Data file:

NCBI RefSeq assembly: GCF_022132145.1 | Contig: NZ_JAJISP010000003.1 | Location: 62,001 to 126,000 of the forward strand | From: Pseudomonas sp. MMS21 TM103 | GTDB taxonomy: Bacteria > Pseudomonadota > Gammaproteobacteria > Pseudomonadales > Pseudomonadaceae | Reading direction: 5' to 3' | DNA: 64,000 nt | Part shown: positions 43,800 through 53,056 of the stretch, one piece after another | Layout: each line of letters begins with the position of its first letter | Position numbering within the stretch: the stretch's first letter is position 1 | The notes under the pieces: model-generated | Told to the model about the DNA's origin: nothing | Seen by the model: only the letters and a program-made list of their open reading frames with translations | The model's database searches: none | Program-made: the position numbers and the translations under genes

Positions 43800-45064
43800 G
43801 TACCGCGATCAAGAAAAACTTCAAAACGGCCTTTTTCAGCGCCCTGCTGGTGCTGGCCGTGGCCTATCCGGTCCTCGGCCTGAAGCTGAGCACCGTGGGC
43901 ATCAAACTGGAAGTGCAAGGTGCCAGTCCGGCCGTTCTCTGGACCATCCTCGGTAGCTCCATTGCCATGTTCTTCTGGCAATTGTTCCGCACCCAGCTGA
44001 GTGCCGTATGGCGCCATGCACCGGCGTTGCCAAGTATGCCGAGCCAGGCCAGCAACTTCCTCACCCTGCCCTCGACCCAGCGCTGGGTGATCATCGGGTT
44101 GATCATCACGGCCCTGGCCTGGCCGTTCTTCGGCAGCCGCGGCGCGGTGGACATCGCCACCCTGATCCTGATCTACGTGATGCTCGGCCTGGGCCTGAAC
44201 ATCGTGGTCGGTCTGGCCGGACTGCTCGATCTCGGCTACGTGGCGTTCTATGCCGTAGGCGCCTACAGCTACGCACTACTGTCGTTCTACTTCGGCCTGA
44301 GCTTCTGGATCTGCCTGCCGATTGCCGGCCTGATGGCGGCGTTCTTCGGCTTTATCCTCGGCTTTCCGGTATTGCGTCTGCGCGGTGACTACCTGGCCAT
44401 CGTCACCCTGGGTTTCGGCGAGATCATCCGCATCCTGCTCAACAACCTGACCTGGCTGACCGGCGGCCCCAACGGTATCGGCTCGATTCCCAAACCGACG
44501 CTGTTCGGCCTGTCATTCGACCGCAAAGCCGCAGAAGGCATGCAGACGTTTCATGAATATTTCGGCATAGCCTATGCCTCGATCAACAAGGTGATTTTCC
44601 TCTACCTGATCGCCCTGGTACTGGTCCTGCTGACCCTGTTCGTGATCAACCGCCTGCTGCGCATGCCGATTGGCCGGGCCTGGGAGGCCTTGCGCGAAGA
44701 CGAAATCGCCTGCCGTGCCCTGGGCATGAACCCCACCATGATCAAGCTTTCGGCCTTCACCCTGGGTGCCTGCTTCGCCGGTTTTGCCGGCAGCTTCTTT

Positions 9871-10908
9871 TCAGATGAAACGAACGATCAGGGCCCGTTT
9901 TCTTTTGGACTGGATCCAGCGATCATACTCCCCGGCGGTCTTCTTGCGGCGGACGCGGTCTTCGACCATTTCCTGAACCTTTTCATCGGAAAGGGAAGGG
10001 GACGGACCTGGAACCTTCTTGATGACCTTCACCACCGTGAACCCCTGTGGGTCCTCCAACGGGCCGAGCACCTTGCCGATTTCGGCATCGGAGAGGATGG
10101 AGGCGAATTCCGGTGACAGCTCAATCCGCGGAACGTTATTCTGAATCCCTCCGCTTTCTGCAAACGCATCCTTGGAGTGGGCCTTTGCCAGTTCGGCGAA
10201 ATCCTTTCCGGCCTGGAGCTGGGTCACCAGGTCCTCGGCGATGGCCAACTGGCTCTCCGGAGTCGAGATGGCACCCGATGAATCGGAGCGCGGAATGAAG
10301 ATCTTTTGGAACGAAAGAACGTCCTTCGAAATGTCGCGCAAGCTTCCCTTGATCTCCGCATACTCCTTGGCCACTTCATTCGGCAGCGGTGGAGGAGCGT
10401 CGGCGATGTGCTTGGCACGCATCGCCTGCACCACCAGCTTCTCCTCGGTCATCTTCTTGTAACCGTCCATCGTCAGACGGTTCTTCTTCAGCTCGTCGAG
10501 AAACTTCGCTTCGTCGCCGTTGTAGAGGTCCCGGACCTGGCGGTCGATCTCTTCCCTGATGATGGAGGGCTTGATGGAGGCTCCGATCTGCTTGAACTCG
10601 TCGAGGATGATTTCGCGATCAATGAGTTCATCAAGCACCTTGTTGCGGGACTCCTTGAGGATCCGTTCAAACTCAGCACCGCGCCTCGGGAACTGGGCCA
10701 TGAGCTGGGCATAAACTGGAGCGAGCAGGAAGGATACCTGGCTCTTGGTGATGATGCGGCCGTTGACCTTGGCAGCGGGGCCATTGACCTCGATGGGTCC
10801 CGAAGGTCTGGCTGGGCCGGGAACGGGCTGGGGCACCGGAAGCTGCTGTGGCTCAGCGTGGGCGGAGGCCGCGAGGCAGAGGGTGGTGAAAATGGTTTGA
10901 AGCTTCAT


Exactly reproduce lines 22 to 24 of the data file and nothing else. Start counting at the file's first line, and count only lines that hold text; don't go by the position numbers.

10501 AAACTTCGCTTCGTCGCCGTTGTAGAGGTCCCGGACCTGGCGGTCGATCTCTTCCCTGATGATGGAGGGCTTGATGGAGGCTCCGATCTGCTTGAACTCG
10601 TCGAGGATGATTTCGCGATCAATGAGTTCATCAAGCACCTTGTTGCGGGACTCCTTGAGGATCCGTTCAAACTCAGCACCGCGCCTCGGGAACTGGGCCA
10701 TGAGCTGGGCATAAACTGGAGCGAGCAGGAAGGATACCTGGCTCTTGGTGATGATGCGGCCGTTGACCTTGGCAGCGGGGCCATTGACCTCGATGGGTCC